Riled China to seal border with Pakistan amid rising terror threatsState media reported Xinjiang chairman Shohrat Zakir making the pledge in a speech at the region’s main annual political meeting on Monday, saying increased measures taken in the last year would be further strengthened.
Expressing its displeasure on the Pakistan military’s inability to stop militants from sneaking into the Chinese border region of Xinjiang, the head of the local government said that security along the China-Pakistan border would be further tightened “to prevent terrorists from entering or leaving the region illegally in 2017”.
State media reported Xinjiang chairman Shohrat Zakir making the pledge in a speech at the region’s main annual political meeting on Monday, saying increased measures taken in the last year would be further strengthened.
The crackdown seeks to prevent suspected insurgents both from leaving Xinjiang to fight abroad and from returning to the region after receiving military training overseas, the official China Daily newspaper said.
Xinjiang has long been home to a simmering insurgency against Beijing’s rule waged by extremists among the native Turkic-speaking Uighur (WEE-gur) ethnic group, who are mainly Muslim and culturally distinct from most Chinese. Many Uighurs already face onerous restrictions on where they can work and travel to, including extreme difficulties in obtaining passports.
Xinjiang shares a border with Afghanistan, Pakistan and four nations in the often volatile Central Asian region, whose native populations share ethnic, linguistic and religious links with Uighurs. Uighur extremists have also been reported to have joined the fighting in Syria and were blamed for a deadly attack on a Buddhist temple in Thailand.
Xinjiang has been smothered in heavy security since deadly riots in 2009 that pitted Uighurs against ethnic Han Chinese migrants in the regional capital of Urumqi. Those measures were tightened further following a wave of attacks blamed on Uighur separatists striking in Xinjiang and other parts of China, including the capital Beijing.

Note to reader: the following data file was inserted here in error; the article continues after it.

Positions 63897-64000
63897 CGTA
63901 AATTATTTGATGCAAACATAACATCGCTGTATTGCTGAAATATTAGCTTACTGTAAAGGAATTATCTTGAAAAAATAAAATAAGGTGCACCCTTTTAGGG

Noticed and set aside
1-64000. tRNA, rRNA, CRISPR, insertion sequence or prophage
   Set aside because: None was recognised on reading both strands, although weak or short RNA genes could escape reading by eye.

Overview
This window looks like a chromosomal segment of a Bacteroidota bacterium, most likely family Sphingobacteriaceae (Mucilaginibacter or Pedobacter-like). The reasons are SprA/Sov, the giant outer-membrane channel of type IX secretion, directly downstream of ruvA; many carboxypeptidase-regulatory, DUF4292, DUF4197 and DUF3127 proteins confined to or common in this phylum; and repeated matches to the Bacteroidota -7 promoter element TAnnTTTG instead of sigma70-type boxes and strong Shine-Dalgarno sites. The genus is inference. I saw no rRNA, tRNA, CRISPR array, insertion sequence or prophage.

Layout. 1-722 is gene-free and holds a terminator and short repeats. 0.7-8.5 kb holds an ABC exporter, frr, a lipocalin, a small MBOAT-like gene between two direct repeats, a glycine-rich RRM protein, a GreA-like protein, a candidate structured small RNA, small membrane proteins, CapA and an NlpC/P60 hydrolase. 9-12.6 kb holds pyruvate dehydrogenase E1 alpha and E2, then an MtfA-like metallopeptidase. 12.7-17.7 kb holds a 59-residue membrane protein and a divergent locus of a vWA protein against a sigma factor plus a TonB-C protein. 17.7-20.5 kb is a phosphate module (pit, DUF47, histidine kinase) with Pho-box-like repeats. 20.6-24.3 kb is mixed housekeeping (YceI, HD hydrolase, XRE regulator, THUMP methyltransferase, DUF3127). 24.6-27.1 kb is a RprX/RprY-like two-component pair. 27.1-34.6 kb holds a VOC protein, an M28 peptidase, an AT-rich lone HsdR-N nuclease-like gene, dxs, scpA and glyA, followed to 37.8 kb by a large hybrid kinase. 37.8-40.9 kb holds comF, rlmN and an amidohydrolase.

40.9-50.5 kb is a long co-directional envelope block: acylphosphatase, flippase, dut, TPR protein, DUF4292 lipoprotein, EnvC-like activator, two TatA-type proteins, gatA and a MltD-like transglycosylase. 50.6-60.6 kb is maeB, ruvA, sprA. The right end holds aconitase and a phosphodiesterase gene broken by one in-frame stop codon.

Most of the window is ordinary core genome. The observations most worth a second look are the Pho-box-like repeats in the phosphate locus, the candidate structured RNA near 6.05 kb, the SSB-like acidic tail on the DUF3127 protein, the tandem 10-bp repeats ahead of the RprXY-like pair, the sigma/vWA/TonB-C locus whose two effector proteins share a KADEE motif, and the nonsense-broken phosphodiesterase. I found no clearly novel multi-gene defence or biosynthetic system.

While such incidents have largely been curtailed, three knife-wielding assailants last month attacked staff at a Communist Party office in southern Xinjiang’s Hotan region and set off an explosive device, killing two and injuring three others. The attackers were then shot dead by police.
The incident was the first publicly reported fatal attack in months in Xinjiang, where information is strictly controlled and reporting access highly limited.
Prior to that, police in November 2015 killed 28 people who authorities said had killed 11 civilians and five police officers at a remote Xinjiang coal mine controlled by members of China’s main Han ethnic group.
Additionally, a Chinese state media outlet reported that three alleged assailants wanted in relation with a 2015 terrorist incident in Hotan were killed in a police raid on Sunday. No details were given.
Beijing’s critics say the violence in Xinjiang is prompted by government policies that have marginalized Uighurs in their native region, which has seen a massive influx of Han Chinese who dominate the local economy, security forces and civil service. Some Uighurs are also believed to have been radicalized by extremist jihadi ideologies that have spread from Central Asia to the Middle East.